Life, when you look at it, is pretty much a sequence of goodbyes. We say goodbye when relationships end, when people move away, when changing jobs, and when someone passes - often without notice. These things all happen pretty frequently so it's probably worth getting good at saying goodbye.
Another thing that's worth doing is getting plenty of hellos. Our Aunty, who turned 100 earlier this year, is full of life yet the longer she lives the more goodbyes she must inevitably make. What's her secret? I believe it's the hellos. Aunty still performs, playing piano at nursing homes for many much younger residents, providing her with a constant stream of hellos. Meeting new people, making friends with some but not all of them. She also has an ever increasing number of great grand children, and she knows them all.
Being too settled can make us think we can't say goodbye, just one more reason for avoiding change in our lives. But the saying when one door closes another opens applies to many situations, provided you're looking towards the new door not back at the closed one. Leaving an old job can sound scary, but starting a new job is exciting. Saying farewell to colleagues, family or friends feels sad, but meeting a whole new group of people is interesting. Being the one who stays, when someone else leaves is often more difficult than leaving and a strong support network, built through hellos, can really help.
Changing neighbourhoods can also feel quite daunting, and you don't always want to become instant best friends with your neighbours. But there are plenty of other people in the community you can connect with – at the local shops, the library, the gym or swimming centre. It doesn't take long to become a familiar face and begin to enjoy that sense of recognition again.
But the unexpected goodbyes, the sudden departure of a loved one, these are the most difficult. There's no warning, no chance to say how much they mean to you, to give them one last hug. However preparing for these offers you the most opportunity.
For those people you assume will always be there, that you sometimes take for granted, there will come a goodbye. That's just how life is, so consider that they next time you see them. Make the most of your time with them, be fully present (not distracted on your phone or by problems), tell them what you like or love about them. Make sure they know now how you feel and it's not left until you're farewelling them, lest you part without them knowing. After all, you don't know which one of you will be going first.
So make today a day that matters. Make some new hellos, or reach out to someone you already know and let them know how much they mean before it's time to say goodbye.
This Beatles clips can be a good reminder: https://www.youtube.com/watch?v=rblYSKz_VnI
We just spent a glorious morning walking along the coast before stopping for a bite at a local cafe. While it felt rather indulgent taking three hours out for breakfast, it also seemed like an opportunity not to be missed. You see this weekend sits between two significant events - the funeral of an uncle in his seventies and the 100th birthday of an aunt. Not surprisingly, the closeness of these two occasions made me somewhat reflective about how I’m choosing to spend my minutes, days, and years.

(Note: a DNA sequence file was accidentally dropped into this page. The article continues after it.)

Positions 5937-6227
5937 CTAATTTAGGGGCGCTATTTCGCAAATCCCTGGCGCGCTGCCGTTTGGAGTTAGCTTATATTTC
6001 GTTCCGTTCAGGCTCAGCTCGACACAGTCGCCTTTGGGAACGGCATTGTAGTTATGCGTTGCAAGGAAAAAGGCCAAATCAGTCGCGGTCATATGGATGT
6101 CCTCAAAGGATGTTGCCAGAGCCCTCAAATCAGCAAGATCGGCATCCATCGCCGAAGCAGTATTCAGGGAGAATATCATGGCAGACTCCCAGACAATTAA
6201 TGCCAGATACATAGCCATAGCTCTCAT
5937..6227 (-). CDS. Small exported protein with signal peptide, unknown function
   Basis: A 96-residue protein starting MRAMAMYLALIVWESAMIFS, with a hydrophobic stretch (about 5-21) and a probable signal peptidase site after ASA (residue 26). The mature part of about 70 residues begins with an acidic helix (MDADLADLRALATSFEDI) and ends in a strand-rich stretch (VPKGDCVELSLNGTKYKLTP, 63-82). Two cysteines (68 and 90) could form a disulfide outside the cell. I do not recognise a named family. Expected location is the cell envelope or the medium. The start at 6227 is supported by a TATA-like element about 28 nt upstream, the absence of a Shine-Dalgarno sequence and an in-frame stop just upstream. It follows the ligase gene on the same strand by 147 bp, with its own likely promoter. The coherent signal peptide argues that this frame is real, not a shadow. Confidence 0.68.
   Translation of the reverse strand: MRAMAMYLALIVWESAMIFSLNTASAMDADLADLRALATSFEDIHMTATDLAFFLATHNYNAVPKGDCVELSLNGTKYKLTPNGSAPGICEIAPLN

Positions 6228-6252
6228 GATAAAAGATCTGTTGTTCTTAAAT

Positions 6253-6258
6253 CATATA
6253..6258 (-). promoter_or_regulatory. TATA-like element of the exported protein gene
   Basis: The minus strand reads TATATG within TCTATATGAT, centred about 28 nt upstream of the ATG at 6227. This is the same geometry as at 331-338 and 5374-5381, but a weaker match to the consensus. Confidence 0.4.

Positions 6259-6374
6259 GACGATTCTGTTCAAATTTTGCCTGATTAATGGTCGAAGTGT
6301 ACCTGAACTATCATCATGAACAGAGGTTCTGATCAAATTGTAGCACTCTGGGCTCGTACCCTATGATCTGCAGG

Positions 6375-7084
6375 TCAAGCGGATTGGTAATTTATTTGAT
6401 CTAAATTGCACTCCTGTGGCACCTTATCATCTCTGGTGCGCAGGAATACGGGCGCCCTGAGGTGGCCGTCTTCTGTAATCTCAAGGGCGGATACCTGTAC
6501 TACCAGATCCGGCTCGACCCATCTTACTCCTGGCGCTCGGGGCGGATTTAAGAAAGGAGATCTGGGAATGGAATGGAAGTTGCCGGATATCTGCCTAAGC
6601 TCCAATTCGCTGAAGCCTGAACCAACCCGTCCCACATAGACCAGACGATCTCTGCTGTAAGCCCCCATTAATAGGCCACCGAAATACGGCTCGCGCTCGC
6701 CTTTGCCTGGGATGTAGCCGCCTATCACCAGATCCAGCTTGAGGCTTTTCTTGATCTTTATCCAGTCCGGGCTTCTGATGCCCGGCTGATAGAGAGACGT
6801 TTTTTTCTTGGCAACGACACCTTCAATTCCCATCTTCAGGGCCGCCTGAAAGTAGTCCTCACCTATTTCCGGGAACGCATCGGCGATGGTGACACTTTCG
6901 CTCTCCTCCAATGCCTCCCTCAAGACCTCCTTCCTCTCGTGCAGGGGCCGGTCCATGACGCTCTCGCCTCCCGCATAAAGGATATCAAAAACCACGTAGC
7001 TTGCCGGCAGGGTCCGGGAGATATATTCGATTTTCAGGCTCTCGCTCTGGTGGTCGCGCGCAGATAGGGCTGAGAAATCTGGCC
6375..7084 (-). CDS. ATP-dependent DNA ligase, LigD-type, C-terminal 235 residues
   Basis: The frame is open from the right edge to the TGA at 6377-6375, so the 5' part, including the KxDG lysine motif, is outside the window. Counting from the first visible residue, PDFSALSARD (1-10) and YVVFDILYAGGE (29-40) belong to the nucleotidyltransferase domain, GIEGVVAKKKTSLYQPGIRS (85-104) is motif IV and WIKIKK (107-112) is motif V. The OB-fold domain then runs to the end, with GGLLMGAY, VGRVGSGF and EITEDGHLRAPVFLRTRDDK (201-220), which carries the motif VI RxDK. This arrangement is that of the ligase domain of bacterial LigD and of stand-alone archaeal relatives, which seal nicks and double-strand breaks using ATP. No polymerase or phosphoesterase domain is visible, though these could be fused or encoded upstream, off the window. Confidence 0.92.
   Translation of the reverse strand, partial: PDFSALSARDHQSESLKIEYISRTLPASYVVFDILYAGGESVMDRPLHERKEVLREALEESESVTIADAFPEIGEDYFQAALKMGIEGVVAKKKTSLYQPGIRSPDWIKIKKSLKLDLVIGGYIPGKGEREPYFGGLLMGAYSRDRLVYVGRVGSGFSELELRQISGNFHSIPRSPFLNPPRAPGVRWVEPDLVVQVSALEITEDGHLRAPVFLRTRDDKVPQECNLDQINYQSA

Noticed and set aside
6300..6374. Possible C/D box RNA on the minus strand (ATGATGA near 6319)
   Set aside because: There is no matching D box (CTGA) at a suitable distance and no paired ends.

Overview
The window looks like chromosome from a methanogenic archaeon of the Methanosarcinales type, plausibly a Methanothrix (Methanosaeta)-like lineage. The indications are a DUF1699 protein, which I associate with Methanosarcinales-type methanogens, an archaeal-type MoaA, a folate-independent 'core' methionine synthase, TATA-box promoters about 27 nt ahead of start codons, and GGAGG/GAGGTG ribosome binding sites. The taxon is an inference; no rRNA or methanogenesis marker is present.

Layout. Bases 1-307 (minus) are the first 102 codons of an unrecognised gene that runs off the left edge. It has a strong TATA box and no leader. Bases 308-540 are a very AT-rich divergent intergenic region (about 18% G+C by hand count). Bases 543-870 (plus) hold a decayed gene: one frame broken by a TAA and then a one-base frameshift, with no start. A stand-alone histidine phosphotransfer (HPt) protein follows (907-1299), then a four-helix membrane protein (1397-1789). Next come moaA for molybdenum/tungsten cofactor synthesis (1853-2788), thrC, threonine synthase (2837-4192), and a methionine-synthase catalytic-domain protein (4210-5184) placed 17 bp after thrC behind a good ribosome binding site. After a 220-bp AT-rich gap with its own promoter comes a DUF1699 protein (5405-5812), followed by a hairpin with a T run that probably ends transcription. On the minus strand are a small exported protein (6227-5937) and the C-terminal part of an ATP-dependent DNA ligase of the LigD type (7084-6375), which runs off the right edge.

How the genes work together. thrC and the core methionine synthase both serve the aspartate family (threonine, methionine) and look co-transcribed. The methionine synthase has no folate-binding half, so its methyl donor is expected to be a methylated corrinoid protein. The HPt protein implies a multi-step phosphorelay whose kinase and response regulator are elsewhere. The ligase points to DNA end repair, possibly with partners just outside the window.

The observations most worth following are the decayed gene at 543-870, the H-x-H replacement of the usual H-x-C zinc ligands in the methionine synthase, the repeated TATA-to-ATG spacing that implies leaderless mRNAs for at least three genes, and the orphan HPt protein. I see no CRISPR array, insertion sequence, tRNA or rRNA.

Pondering what I’d like to remember at the end of my life, I came up with some pretty familiar concepts: immersing myself in nature, connecting with spirit, and loving unconditionally. Basically, spending my time as a human being, not a human doing. So how do I approach that?
Every thought we have creates an energetic imprint. That’s how some people can read jewellery, tell you what happened in a haunted house, or just walk into a room and feel the tension. So I figure the best way I can spend my life is by leaving as many positive imprints as I can.
You create positive imprints when you’re happy. Doing things that put you in flow with the universe, practicing gratitude, being kind to others, all create positive imprints. Whereas giving until you are depleted, doing what you think is expected of you, or losing yourself in technology, conflict, or addictive behaviours will create negative imprints.
For me, treading softly on the planet, cultivating beautiful relationships, nurturing those close to you are all simple ways to generate an abundance of positive energy vibrations. But being able to do those things, often means putting your own health and happiness first. Sometimes this may feel indulgent, even selfish but making sure you’re in the best mood you can be in is often the simplest way to create beautiful, vibrant, low impact energy imprints to share with the planet. And if that means allowing three hours for breakfast, so be it.
What about you? What can you do to put yourself in a place of bliss to energetically give back to the planet?
I lost track of time the other day. Not hours or minutes. I lost track of how far into June we were.
Having woken up in a bit of a funk, I tried to pinpoint what was making me feel the way I did. It wasn’t that I didn’t want to go to work - I’m loving my job at the moment, but I was a little resentful of how many hours I was about to spend indoors and I realised I was longing for more daylight.
Thinking we were still around mid month I chided myself for not appreciating the moment. ‘Never wish for time to pass’ rang through my mind - sage advice I received from a cab driver when I was around fifteen wishing to be going on twenty-one. It had the sound of timeless wisdom when he said it and it’s informed many of my decisions and brought me out of impatience and into the present on countless occasions. Yet here I was wishing for more daylight.